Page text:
Quantcast
Environmental News for a Healthier Planet and Life

50 Dirtiest U.S. Power Plants Huge Contributor to Carbon Emissions

Climate

U.S. power plants are an outsized contributor to the world's carbon pollution, a new report released by Environment America Research & Policy Center and the Frontier Group says. It found that in 2012, they added more climate change-causing carbon to the environment than the entire economies of any nation other than China. The report, "America's Dirtiest Power Plants: Polluter on a Global Scale," demonstrated that U.S. power plants produced more than six percent of worldwide global warming emissions.

The report found that a relatively small number of primarily older, coal-fired plants were the main culprits. The 50 dirtiest power plants, less than one percent of all U.S. power plants, produced a whopping 30 percent of power-sector emissions in 2012, 12 percent of all U.S. carbon emissions, and nearly two percent of all the world's carbon emissions. The U.S. has about 6,400 electricity-generating facilities. Yet a single one—the Scherer Power Plant in Georgia—produced .4 percent of U.S. carbon emissions, equivalent to the entire economy of Sri Lanka, which ranks 86th in the world.

"U.S. power plants are polluters on a global scale,” said Elizabeth Ouzts of Environment America Research & Policy Center. “That’s why clean power now must be part of the solution to the climate crisis.”

The report emphasized how much pollution the dirty plants produce relative to their energy production. Coal-fired plants produced 74 percent of U.S. power-plant pollution in 2012 but only 37 percent of its electricity. The 50 dirtiest plants contributed only 15 percent of the nation's electricity.

"U.S. power plants make such an outsized contribution to global warming emissions because so many of them are old and inefficient, and because so many of them run on coal, one of the dirtiest fuels on the planet," said the report, which said that 98 of the country's 100 most carbon-polluting plants ran on coal.

The report recommended that the U.S. Environmental Protection Agency (EPA) "strengthen, finalize and implement the Clean Power Plan," and that states begin to implement the plan to meet the standards as quickly as possible, working to quickly phase out the older, polluting plants and move to renewable energy sources. Its series of recommendations also includes urging Congress to pass a national renewable energy standard.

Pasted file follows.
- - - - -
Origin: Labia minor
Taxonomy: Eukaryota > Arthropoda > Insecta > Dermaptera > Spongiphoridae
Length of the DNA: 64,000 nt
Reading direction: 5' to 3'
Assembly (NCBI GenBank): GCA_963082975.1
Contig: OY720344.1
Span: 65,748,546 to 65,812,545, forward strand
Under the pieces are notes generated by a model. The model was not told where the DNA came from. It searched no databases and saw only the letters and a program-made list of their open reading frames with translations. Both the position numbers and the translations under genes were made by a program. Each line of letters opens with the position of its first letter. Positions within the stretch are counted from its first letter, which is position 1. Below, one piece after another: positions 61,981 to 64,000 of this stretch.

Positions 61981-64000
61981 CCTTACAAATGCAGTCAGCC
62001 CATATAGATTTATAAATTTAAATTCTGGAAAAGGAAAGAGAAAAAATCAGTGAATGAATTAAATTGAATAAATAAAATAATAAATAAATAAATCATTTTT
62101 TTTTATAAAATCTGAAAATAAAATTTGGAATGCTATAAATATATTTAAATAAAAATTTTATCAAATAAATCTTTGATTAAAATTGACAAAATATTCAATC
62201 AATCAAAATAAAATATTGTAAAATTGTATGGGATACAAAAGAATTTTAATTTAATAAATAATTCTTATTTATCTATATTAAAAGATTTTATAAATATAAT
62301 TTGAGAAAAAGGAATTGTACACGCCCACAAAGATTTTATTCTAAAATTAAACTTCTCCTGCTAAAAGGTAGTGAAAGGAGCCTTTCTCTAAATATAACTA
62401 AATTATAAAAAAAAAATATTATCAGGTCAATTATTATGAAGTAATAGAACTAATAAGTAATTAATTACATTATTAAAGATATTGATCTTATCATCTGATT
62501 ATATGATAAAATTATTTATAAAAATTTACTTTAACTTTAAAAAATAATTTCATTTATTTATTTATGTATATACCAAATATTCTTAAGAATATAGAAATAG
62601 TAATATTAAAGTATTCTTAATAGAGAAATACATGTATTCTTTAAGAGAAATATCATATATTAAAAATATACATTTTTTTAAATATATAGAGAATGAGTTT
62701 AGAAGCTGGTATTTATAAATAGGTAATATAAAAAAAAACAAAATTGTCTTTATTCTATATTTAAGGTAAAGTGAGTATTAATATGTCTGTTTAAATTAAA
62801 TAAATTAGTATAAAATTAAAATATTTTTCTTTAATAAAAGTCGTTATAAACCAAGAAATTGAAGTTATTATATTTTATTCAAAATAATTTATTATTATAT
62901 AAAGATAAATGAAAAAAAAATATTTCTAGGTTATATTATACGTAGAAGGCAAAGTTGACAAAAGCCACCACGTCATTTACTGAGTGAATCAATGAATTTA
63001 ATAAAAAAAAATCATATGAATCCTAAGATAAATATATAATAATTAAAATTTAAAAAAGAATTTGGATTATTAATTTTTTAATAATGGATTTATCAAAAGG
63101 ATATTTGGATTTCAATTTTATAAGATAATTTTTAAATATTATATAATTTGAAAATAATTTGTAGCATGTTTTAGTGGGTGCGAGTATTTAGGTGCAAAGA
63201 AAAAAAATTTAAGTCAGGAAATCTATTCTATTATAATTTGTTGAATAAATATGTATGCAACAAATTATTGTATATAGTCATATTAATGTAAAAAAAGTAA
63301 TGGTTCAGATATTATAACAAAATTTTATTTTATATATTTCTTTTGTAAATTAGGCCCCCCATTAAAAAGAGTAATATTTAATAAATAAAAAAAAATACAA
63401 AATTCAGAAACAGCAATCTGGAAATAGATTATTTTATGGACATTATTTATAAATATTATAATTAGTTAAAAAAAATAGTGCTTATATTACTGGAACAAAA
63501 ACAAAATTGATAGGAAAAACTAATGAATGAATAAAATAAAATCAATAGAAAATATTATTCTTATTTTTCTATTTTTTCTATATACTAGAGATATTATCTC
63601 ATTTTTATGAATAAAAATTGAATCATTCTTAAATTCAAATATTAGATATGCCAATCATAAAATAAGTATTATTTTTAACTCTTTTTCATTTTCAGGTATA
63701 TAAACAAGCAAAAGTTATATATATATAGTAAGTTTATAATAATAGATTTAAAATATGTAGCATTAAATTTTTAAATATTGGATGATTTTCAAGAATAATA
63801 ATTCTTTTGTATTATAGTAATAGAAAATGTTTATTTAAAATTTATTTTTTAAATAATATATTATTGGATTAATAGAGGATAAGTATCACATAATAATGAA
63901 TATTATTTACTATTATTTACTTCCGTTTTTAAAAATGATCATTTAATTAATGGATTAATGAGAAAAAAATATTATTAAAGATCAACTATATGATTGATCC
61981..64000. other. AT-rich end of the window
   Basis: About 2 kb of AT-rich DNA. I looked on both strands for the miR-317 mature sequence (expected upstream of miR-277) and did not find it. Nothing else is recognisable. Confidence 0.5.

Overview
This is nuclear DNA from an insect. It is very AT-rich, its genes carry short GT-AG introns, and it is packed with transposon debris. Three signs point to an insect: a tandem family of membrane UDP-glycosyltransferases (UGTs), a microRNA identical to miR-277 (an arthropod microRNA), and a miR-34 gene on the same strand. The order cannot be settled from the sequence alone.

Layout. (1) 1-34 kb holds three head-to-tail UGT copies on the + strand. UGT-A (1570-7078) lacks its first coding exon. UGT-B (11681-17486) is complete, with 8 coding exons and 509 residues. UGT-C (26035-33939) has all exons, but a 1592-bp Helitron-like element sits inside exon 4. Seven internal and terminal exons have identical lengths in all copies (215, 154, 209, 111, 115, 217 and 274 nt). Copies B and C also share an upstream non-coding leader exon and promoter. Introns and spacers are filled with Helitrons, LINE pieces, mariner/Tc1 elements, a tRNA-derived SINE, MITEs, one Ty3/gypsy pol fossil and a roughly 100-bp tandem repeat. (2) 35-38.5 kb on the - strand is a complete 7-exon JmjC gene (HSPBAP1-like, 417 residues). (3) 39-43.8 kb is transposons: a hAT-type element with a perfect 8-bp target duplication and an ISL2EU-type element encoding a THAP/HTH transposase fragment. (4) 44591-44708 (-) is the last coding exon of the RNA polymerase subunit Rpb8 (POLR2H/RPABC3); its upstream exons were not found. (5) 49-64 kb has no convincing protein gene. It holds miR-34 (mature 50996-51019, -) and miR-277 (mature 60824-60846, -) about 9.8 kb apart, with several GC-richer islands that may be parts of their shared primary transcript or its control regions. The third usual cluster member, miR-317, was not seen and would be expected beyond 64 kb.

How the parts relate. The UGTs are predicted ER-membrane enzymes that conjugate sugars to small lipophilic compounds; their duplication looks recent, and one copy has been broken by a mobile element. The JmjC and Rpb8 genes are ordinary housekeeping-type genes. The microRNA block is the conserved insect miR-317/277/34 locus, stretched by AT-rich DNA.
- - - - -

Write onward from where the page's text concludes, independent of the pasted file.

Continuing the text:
The Environment America Research & Policy Center is among many groups pushing for the Clean Power Plan. Six million comments have been submitted to the EPA and more than a thousand people have testified in hearing held across the country this summer in favor of the plan.

“For too long, power plants and other major polluters have enjoyed a holiday from responsibility,” said Rhode Island Senator Sheldon Whitehouse. “Rhode Island and some parts of the country have taken steps to cut carbon pollution and invest in clean energy, but this report shows why federal carbon pollution standards are necessary to protect public health, our communities and future generations from the dangerous threat of climate change.”

YOU MIGHT ALSO LIKE

New Website Encourages Americans to Say No to Dirty Energy and Yes to Renewables

7 in 10 Voters Support Strong Carbon Pollution Limits on Power Plants

How Energy Policies Dramatically Cut Carbon Pollution State by Stat

EcoWatch Daily Newsletter

Penguins are seen near the Great Wall station in Antarctica, Feb. 9, days after the continent measured its hottest temperature on record at nearly 65 degrees Fahrenheit. Xinhua / Liu Shiping / Getty Images

By Richard Connor

Scientists have recorded Antarctica's first documented heat wave, warning that animal and plant life on the isolated continent could be drastically affected by climate change.

Read More Show Less
The Athos I tanker was carrying crude oil from Venezuela when a collision caused oil to begin gushing into the Delaware River. U.S. Department of the Interior

A case that has bounced around the lower courts for 13 years was finally settled yesterday when the U.S. Supreme Court upheld a lower court decision, finding oil giant Citgo liable for a clean up of a 2004 oil spill in the Delaware River, according to Reuters.

Read More Show Less
Sponsored
The buildings of downtown Los Angeles are partially obscured in the late afternoon on Nov. 5, 2019, as seen from Pasadena, California, a day when air quality for Los Angeles was predicted to be "unhealthy for sensitive groups." Mario Tama / Getty Images

The evidence continues to build that breathing dirty air is bad for your brain.

Read More Show Less
Wave power in Portugal. The oceans' energy potential is immense. Luis Ascenso, via Wikimedia Commons

By Paul Brown

The amount of energy generated by tides and waves in the last decade has increased tenfold. Now governments around the world are planning to scale up these ventures to tap into the oceans' vast store of blue energy.

Read More Show Less
Yellowstone National Park closed to visitors on March 24, 2020 because of the Covid-19 virus threat. William Campbell-Corbis via Getty Images

When the novel coronavirus started to sweep across the country, the National Park Service started to waive entrance fees. The idea was that as we started to practice social distancing, Americans should have unfettered access to the outdoors. Then the parking lots and the visitor centers started to fill up, worrying park employees.

Read More Show Less